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  • >Death is the complete absence of existence. It is perpetual, unthinking, unfeeling, unconscious darkness. As such, there is no reason at all to fear it; it is not painful and it is inevitible.However, while we will not know when we are dead we are all very much aware that we are dying, that existence is slipping away like sand through our hands, second by second. Dying is the erosion of life, everything we know, have known and will ever know. That is scary.Moreover, I don't know that my definition of death really is ceaseless nothiness. Just like uncertainty of what lies beyond determined Hamlet's earthly action (or lack thereof, regarding his suicide and, indirectly, the slaying of his uncle when at prayer) it informs our fear of death. It is the great unknown from which no one returns and which all are hopelessly oblivious. That's pretty scary too.In essence, it's the replacement of all we will ever know with that which we shall never know and that's terrifying. I, personally, think I shouldn't be scared but, when I think about it, I am.PS have you ever lay in bed and 'pretended' to be dead? It's obviously impossible to enforce a state of unconsciousness and as soon as that recognition sets in it's infuriating and kind of unsettling – kind of a reverse Descartes: 'I think, therefore I can't be…so what must it be like??' It's forever unknowable, forever unfathomable and, until the final end, beyond us. There is no dress rehearsal.This is coming from a young agnostic of 24 who has never had a near-death experience or vision of the afterlife, so maybe I'm not the right one to ask and, who knows, with time and experience my views might change, as might my relationship to death.

  • >Near death experiences don't help you as you're still very much alive when you think those thoughts. And yes I do know what I'm on about. You say we know death is nothingness and yet we cannot know what death will be like. It is true that we cannot imagine nothingness if this is what you mean. Even if you try to imagine air there will always be some background coulour or translucent substance to the thing you imagine. Yet after saying it is nothingness you go on to doubt yourself. But in a way I think this yes/no answer has logic. When a person dies he/she ceases to be as he/she was. That is a fact that none can doubt. The queestion that remains is whether they actually continue to exist in changed form. The answer is once again something that science can answer. We know that when you die your body will decay, with bits and parts breaking away to form bonds with new life-forms and bits of matter. We know that parts of who you were (your character or soul) will live on in others. For we know that people influence each other. If your best friend has a favourite saying it is likely that you will probably adopt it as part of your vocabulary too.So death is not destruction. Nothing can be destroyed, only changed in form. I believe this is a good reason not to feel fear of the afterlife. For that afterlife does exist. But it is unlikely that you will ever exist exactly as you are now again. I think this is part of the beauty and meaning in life. If something is rare and/or temporary in economics it gains increased value. To me the same is true in reality. Can a soul exist as an invisible person able to meet up with lost relatives? No. This is ludicrous. Can you imagine a situation where the number of invisible life forms kept increasing day by day for all eternity? Do you know how your memory works? How can you use this without your brain? How could you see your loved ones without your eyes? How could you feel without dopamine, endorphins, serotonin etc?So basically, as Ross hinted it is not death that is most associated with fear. Fear is an emotion peculiar to life forms. Hence life is associated with fear more than death. However I disagree that we should not fear death. Fear is useful and there is a reason why we have it. Death should be avoided, and therefore fear is useful as a source of motivation to stop us risking death. A clever man would not ask to have no fear but to be able to control it better.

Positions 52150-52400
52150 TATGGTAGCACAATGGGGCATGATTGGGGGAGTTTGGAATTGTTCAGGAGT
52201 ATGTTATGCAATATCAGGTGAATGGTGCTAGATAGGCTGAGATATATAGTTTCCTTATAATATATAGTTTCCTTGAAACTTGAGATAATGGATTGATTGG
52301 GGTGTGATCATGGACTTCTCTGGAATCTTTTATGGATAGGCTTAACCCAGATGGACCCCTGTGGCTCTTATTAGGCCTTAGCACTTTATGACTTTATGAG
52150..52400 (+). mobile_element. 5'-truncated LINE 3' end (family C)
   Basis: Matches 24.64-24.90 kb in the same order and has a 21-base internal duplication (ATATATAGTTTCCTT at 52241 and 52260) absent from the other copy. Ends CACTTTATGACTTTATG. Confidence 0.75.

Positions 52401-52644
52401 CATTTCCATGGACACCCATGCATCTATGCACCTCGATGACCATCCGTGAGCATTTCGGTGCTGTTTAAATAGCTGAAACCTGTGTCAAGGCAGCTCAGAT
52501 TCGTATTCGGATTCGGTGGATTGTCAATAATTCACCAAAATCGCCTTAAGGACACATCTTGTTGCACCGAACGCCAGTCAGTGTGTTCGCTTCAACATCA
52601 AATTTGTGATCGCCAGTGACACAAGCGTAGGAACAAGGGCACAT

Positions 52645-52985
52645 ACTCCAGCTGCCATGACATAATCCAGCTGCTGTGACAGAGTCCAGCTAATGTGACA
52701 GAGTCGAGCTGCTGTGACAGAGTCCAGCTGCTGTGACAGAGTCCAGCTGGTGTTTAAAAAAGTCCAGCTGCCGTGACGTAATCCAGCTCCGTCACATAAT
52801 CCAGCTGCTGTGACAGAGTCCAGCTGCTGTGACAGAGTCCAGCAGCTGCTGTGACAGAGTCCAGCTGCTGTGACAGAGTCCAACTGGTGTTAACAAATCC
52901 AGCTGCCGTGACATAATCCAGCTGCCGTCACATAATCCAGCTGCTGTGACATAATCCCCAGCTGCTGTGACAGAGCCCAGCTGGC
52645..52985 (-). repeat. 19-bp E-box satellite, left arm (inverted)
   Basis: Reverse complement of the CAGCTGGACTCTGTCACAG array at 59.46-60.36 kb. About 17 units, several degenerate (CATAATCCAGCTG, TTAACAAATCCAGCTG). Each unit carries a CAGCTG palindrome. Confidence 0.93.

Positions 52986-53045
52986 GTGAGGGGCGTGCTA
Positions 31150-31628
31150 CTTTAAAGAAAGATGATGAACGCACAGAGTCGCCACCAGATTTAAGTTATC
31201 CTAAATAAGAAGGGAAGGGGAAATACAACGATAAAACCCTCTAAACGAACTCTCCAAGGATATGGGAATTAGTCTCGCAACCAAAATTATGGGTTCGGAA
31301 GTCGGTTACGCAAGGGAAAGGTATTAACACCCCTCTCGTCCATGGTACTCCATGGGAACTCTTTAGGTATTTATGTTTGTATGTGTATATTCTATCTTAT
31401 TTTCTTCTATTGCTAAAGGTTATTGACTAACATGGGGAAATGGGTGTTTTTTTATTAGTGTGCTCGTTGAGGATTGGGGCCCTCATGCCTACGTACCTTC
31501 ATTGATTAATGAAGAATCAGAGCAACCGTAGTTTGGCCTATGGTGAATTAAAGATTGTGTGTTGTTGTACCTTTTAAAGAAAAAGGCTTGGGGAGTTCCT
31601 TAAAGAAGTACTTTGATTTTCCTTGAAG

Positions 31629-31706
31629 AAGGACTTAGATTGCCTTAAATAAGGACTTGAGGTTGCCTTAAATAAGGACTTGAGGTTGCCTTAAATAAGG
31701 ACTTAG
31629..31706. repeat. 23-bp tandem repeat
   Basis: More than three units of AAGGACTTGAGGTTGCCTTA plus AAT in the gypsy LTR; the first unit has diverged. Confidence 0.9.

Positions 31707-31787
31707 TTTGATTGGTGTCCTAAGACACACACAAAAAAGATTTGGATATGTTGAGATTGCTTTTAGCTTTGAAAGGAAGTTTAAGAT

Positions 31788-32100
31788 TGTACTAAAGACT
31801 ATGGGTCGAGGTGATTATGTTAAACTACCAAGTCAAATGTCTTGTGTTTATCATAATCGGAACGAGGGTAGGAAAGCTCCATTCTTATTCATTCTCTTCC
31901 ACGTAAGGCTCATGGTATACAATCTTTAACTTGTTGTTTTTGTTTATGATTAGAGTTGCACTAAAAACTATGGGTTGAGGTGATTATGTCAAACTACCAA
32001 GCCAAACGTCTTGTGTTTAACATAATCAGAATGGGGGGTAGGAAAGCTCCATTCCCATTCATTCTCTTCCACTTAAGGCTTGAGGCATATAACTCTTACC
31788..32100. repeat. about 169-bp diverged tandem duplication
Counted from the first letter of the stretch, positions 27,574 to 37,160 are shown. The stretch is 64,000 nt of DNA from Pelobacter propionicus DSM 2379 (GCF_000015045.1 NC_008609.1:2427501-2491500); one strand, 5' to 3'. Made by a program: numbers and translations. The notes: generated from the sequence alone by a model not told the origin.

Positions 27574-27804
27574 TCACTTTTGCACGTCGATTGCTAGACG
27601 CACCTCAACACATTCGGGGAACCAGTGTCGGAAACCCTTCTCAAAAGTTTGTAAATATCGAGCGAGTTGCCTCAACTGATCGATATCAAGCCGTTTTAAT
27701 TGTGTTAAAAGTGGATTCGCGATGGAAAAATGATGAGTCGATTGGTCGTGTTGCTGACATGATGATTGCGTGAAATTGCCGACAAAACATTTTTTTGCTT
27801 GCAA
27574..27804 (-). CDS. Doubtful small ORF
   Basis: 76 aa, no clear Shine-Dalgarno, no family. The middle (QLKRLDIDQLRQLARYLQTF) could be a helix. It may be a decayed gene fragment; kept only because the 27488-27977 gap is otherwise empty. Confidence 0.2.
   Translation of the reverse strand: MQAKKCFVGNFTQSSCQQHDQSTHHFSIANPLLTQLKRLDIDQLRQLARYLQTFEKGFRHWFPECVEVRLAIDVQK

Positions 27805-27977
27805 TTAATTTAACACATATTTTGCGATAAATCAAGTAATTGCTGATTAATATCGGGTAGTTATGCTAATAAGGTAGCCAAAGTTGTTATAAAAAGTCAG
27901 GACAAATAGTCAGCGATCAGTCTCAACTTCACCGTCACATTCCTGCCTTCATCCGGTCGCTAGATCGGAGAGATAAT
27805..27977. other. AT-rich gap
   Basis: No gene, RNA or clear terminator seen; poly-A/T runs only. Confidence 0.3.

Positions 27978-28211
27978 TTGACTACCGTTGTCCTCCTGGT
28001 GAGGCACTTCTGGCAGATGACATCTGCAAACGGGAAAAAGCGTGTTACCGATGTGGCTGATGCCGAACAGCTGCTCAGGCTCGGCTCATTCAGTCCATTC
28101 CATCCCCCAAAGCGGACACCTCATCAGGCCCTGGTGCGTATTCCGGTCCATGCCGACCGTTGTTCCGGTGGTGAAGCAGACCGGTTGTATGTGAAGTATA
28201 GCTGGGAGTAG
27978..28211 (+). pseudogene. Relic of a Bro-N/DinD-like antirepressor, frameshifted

• >'Near death experiences don't help you as you're still very much alive when you think those thoughts. And yes I do know what I'm on about.'I didn't mean an ohmigod-i'm-gonna-die kind of moment, I meant that oft-dramatised moment where, unconsciously, a person in a coma or something is heading towards a light or something. Perhaps you meant that, but ifr you didn't there's a big difference there.I like the Newtonian analogy which suggests that energy (which, when it comes down to it, is what we all are) is neither created nor destroyed but simply transforms from one form to another. That is obviously quite true, but it is equally true that not all beings are sentient – we will be transformed into heat energy and compost and animal feed and all sorts – most probably – and then be recycled as energy once again and we'd know nothing about it. There'd be an after-existence (well, actually there wouldn't as, if you think about it, we're all one existence derived from the same energy source; we're sharing atoms and life force with Plato, Shakespeare, the dinosaurs and Genghis Khan, which I rather like) but that's not the same as a knowing, feeling, being afterlife.Your idea of our personalities living on in others is wonderfully romantic and, of course, terribly true and in a way suggests that we live on after death. Only, we don't – our memory does in others and may even become part of a culture, however small, but that doesn't mean that we, as sentient beings, do. Again, we would know nothing about what happens to us – whether culturally how we're remembered, or biologically what becomes of our physical matter. My atoms might help form a rhinocerous or a supermodel (or both) and my memory might live for a generation or two, but I, as I am now, will be gone. In other words, my physical mass and my personality etc. are part of me, but at the same time they are not me. Broken down, into fragments of memory and energy, I am no more. Of course my energy cannot be destroyed and my cultural impact, however small, may be resilient, but I can be and will cease to be – I will not think, act, feel as I currently do and never will. I believe that.This might be nonsense because metaphysics is not my field – I prefer to think of myself as a political thinker when I ever think of myself that way at all – but it's how I see it.Your point on fear needing to be controlled rather than absent is also very well made and wise. It ought to be an aphorism and, who knows, maybe one day it will be (a part of you that lives on, perhaps).